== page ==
Qatar claims success of WC test as fans open their eyes to Doha


DOHA: The man in charge of organising the 2022 World Cup in Qatar has labelled this month’s club equivalent a “great success” as a test event but admitted the Gulf state has plenty still to learn over the next three years leading up to the controversial tournament.

Hassan al Thawadi, secretary general of the supreme committee for the World Cup, also insisted the tiny country will be able to handle an influx of huge numbers of supporters and sought to reassure fans used to western culture that they will be made to feel welcome. “Our plans were previously theoretical and today they are being applied on the ground. Overall I think the Club World Cup has been a great success as a test event,” Al Thawadi told media in Doha ahead of Saturday’s final between Liverpool and Flamengo. “There are three more years to go to learn, so I have no doubt that by 2022 we will be ready.”

Al Thawadi was speaking at Education City, one of eight proposed venues for 2022. The 40,000-seat stadium — which will be partially dismantled after 2022 — was due to be inaugurated during the Club World Cup, but delays postponed its opening. In contrast, the city’s sparkling new metro network has performed well after fully opening earlier this month. Crowds of exuberant fans of Flamengo, Esperance or Liverpool armed with free tickets have rubbed shoulders with Qataris and expat commuters on the plush system. While the metro, and the streets above, have hardly been overcrowded, it may be a different story in the city come the World Cup, with organisers expecting at least 1.2 million supporters in Doha in 2022. “We are building the capacity necessary so that by 2022 we have that in place, we are improving our efficiency in terms of transportation, ensuring there is enough fan engagement events, and so on, spread throughout the country, so there is no congestion in one place,” said Al Thawadi. FIFA president Gianni Infantino — who inherited the decision to hand the tournament to Qatar from predecessor Sepp Blatter — is upbeat about preparations, with Qatar also staging the recent Gulf Cup and hosting next year’s Club World Cup. “These are small events but important events,” he said, adding: “The state of advancement of the work here is unique.” Elsewhere, traffic remains congested on Doha’s roads, and authorities have announced plans to resurrect the Sharq Crossing, a mega-project that will use bridges and tunnels to link the airport, financial district and tourist attractions, bypassing the often gridlocked coast road. Organisers have tested a 5,000-capacity fan zone where supporters have been able to enjoy a drink in a country where alcohol is not readily available.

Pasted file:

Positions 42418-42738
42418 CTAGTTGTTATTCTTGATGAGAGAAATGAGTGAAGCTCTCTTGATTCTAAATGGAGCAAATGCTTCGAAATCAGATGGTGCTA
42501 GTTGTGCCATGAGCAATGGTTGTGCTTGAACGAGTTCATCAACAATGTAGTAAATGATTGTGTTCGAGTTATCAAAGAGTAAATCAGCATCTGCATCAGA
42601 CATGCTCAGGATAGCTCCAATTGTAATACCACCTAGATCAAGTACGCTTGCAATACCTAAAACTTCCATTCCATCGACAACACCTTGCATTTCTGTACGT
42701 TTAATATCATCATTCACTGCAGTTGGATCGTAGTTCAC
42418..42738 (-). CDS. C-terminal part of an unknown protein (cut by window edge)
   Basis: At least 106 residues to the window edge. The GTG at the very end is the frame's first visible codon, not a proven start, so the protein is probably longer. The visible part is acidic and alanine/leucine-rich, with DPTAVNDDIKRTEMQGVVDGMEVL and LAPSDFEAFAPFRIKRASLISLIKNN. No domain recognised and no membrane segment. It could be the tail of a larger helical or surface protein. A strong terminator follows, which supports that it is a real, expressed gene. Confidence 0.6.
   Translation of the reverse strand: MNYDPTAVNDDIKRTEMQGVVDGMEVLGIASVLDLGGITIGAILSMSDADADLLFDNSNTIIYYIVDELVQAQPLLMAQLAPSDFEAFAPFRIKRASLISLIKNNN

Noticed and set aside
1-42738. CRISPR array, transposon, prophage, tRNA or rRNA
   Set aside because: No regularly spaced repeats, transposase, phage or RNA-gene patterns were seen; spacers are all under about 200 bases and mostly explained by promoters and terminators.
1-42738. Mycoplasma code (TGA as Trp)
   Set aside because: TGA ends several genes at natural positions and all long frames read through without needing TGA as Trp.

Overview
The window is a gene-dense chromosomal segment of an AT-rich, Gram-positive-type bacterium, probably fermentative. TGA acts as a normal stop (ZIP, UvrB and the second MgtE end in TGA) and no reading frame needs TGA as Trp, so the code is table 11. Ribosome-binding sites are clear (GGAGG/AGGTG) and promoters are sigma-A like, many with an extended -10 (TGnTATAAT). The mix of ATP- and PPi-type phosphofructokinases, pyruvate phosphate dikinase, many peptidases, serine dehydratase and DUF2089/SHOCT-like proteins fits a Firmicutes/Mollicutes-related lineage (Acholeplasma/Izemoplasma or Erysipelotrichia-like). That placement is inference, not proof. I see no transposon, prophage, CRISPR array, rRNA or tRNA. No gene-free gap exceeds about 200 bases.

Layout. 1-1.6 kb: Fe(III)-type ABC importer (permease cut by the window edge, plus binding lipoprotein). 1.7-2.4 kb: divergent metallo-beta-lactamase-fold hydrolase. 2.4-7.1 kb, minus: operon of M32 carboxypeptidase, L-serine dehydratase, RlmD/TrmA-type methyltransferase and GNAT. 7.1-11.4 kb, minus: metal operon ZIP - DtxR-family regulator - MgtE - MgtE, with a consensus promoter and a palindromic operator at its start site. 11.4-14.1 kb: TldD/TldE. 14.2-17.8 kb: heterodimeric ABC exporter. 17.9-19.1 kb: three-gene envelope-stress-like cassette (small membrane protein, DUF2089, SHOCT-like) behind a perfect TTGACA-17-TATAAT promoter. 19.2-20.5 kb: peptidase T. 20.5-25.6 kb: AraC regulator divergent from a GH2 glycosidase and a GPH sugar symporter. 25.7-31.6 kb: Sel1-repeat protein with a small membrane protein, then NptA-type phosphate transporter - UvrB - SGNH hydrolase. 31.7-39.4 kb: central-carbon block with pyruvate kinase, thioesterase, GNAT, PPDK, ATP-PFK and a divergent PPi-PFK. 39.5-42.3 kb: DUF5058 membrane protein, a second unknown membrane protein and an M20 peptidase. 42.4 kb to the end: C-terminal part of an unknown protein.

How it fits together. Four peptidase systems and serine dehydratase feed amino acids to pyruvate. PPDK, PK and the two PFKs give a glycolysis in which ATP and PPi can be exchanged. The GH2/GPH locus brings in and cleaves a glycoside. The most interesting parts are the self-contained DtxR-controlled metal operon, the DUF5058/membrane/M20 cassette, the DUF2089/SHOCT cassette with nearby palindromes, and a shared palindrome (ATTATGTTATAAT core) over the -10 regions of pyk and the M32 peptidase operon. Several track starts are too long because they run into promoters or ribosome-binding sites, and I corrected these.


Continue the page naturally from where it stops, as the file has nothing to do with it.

There has also been concern about how LGBT fans will be welcomed, although Paul Amann, of Liverpool’s LGBT supporters’ club, Kop Outs, told AFP he was “satisfied their approach is to provide an ‘everyone is welcome’ ethos that does include respect, albeit through privacy.” Al Thawadi stuck to that theme as he insisted all fans would be welcome, but admitted: “Public displays of affection, regardless of sexual orientation, are not part of our culture and we ask people to respect that fact.”

Reactions

Post a Comment

0 Comments